On social media, a predictable furore has been generated by the NBC’s action. Fans and friends of the concerned artists have been expressing their angst over the ban with some asking what yardstick was used in placing such a ban.
As amusing and sometimes annoying one finds some of those comments, which I think stem from an emotive viewpoint rather than logical, I have to pity such commentators because I believe they actually are the ones the songs have corrupted in the first place...
In Today’s entertainment sector, sex is king. The more sex the music videos suggest, the better for the artistes, music video directors and even the stations.
I have repeatedly screamed at various interactive music fora that these days, when watching the Nigerian television channels either on terrestrial or satellite bouquets, one cannot differentiate between the lewd music videos and soft porn!
It is also alarming and befuddling that many of the musical acts getting brand endorsements here and there are nothing to write home about when it comes to the lyrical content of their songs or the moral appropriateness of their music videos!
These young turks sing blatantly about sex without giving a hoot about the most important audience of all; the children.
If they don’t know it, they should be told that children are quite impressionable and what goes into a child’s mind visually can either distort that child’s moral progression or improve on the child’s human development as time goes on.
But do SOME of these repressed reprobates in the music sector care? Not in the least! The more raunchy the music videos are, the better for the rascals.
Just to buttress my point, have you guys seen the way most Nigerian kids dance to some of these songs at children’s parties? It’s all about winding their waist and even twerking much to either the amusement or amazement of their parents.
Yes, thanks to these accursed music videos, we are breeding a new generation of morally bankrupt youths who just need a little prod in their subconscious minds to become the future terrors of the New Republic of Sexual Nigeria! Mark my words.
And I won’t lay the blame on the artistes alone. The radio and television stations which fight over themselves to broadcast those songs and videos are as guilty in this regard. Perhaps too, the music video directors who come up with such concepts.
The NBC too is as hypocritical with these bans as it is sometimes inept. I would suggest a total overhaul of their monitoring unit, if my opinion is asked. I mean, why would they wait for months after such songs must have gained heavy rotation on radio and television before they use their hammer? What kind of crass dereliction of duty is that?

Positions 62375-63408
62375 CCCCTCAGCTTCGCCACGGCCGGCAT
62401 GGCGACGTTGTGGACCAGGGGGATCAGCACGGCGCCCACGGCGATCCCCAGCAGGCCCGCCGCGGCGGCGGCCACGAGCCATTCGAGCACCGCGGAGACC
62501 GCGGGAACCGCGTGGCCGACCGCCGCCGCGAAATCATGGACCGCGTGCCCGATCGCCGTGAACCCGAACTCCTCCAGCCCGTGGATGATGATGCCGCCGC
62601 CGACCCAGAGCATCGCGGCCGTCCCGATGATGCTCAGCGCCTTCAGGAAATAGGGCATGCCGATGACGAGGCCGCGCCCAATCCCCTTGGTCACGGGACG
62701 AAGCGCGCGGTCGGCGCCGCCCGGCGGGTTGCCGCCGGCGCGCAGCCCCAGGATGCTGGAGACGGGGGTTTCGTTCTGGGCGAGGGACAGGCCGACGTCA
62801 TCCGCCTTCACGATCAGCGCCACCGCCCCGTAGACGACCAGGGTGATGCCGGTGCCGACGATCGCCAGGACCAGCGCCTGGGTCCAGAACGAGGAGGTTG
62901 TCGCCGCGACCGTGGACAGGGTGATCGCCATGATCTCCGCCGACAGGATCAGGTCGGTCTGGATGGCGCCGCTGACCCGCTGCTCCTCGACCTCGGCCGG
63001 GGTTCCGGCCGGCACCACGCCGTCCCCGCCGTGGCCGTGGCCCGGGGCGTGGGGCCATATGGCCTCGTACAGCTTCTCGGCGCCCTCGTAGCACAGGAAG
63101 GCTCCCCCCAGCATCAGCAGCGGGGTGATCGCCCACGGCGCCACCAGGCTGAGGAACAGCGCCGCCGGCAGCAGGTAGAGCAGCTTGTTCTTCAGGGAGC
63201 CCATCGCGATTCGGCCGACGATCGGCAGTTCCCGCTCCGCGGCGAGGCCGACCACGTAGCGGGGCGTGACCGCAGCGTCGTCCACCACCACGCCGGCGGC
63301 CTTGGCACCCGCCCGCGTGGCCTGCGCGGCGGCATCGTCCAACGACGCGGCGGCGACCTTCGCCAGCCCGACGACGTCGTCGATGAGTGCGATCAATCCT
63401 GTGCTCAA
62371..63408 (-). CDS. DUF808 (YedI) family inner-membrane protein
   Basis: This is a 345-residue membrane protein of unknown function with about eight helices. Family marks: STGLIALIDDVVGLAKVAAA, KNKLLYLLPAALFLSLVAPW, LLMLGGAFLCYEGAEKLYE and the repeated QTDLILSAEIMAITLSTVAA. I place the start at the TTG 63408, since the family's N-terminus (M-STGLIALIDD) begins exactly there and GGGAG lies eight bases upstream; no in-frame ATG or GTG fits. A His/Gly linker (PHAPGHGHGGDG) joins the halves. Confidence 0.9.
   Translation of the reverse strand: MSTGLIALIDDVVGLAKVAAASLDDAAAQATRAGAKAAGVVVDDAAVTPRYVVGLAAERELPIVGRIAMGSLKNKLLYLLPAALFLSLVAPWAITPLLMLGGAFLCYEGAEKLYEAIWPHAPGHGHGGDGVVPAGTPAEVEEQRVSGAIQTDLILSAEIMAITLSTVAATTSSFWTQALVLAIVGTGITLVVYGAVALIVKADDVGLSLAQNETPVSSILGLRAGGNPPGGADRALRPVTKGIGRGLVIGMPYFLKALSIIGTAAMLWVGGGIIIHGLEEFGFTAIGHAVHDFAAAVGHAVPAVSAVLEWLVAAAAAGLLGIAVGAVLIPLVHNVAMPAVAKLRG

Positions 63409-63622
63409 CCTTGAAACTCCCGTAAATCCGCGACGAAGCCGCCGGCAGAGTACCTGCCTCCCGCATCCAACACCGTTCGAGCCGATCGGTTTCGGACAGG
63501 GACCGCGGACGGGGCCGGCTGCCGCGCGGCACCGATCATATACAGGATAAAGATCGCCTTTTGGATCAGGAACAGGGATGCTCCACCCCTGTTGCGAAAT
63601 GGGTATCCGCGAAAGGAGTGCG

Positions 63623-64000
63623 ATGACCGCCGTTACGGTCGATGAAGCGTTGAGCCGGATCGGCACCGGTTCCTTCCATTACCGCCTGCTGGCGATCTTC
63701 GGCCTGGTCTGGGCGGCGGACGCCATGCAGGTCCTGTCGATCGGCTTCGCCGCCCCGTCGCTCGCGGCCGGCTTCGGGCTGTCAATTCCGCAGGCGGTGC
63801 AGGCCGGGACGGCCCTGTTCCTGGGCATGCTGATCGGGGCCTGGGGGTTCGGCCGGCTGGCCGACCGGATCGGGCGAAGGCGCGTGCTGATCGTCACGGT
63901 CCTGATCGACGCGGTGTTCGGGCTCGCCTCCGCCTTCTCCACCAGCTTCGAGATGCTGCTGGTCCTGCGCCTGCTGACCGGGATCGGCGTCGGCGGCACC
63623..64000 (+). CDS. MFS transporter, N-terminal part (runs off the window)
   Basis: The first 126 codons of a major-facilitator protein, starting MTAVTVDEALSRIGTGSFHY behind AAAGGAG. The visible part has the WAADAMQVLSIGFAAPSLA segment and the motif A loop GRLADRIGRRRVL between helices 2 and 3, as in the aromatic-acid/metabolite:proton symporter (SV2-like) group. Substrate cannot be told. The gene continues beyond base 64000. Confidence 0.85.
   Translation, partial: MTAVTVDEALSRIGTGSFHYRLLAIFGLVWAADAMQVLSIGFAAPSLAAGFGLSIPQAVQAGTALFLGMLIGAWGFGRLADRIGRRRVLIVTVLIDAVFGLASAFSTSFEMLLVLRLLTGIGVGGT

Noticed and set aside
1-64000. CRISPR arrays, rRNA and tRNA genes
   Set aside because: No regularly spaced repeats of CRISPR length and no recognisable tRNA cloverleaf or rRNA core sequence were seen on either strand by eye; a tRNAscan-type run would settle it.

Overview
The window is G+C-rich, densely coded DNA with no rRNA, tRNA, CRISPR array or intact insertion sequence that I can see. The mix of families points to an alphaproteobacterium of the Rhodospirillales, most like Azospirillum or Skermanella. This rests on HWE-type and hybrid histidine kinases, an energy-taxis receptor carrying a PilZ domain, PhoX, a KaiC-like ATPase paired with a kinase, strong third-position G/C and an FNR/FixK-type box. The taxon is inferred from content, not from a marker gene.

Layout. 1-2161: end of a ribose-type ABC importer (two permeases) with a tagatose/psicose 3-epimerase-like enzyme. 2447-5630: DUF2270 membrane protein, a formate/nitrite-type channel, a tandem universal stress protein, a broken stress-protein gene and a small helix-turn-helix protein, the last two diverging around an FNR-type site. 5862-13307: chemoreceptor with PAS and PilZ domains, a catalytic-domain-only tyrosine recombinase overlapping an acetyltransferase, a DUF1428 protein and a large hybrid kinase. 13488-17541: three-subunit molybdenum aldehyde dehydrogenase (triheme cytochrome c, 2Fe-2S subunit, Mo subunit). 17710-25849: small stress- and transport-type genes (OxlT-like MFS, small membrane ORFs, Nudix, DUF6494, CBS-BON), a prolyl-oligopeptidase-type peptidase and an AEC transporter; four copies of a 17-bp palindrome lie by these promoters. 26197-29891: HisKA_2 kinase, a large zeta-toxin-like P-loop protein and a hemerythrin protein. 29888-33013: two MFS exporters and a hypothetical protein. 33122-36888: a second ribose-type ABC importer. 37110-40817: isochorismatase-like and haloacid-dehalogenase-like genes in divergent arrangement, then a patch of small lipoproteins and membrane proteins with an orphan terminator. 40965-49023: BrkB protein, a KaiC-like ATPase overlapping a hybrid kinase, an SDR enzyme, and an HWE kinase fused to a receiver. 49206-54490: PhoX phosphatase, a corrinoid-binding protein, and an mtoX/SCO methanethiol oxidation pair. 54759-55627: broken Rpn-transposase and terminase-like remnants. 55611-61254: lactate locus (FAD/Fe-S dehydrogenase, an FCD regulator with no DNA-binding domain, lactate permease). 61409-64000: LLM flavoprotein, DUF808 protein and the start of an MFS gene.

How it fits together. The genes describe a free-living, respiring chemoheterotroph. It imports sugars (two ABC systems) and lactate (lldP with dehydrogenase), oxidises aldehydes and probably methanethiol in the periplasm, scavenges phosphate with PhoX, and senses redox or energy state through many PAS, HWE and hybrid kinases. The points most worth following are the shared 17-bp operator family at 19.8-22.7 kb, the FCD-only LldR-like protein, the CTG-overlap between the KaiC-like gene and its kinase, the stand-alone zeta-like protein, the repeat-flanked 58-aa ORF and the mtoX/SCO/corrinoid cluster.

The relatively new Director-General of the NBC, Mr Emeka Mba, is well known to me. He just assumed duty a few weeks ago and I believe he should make it his duty to clean up the airwaves. And please, no double standards!
There are worse American and even African music videos and audio tracks ravaging our airwaves which the
NBC don’t know jack about!
Some radio On Air Personalities take delight in playing some lewd songs with the ‘F’ word unbleeped at times.
A few months back, I was driving in the same car with a Reverend Gentleman and we had one of those FM stations on the car radio that afternoon. Akon’s song with the chorus ‘ I wanna f**k you…f**k you out on the floor…’assaulted our ears. On radio? I had to join the shocked Reverend Father in making the sign of the cross even though I had switched to Pentecostalism years ago! Such was the shock.
We all have witnessed how Wizkid slyly came into the scene a few years ago. I use the word ‘slyly’ because his first single ‘Holla at your boy’ was a neat teen-pop track which was family friendly and won him a huge fan base across continents.
Having achieved his aim, his next couple of singles introduced the lyrical direction of his debut album. ‘Tease me’ was a daring post-pubescent song which extolled his plea for sexual freedom and also a blatant praise of his mojo. ‘Na me be the bad guys’ he crows.
The accompanying video to that track was as suggestively lewd with pole-dancing girls doing some randy stuff. The clean boy image of Wizkid took a back seat and thereon his handlers and producers tried to sell him as a post-teen sex symbol.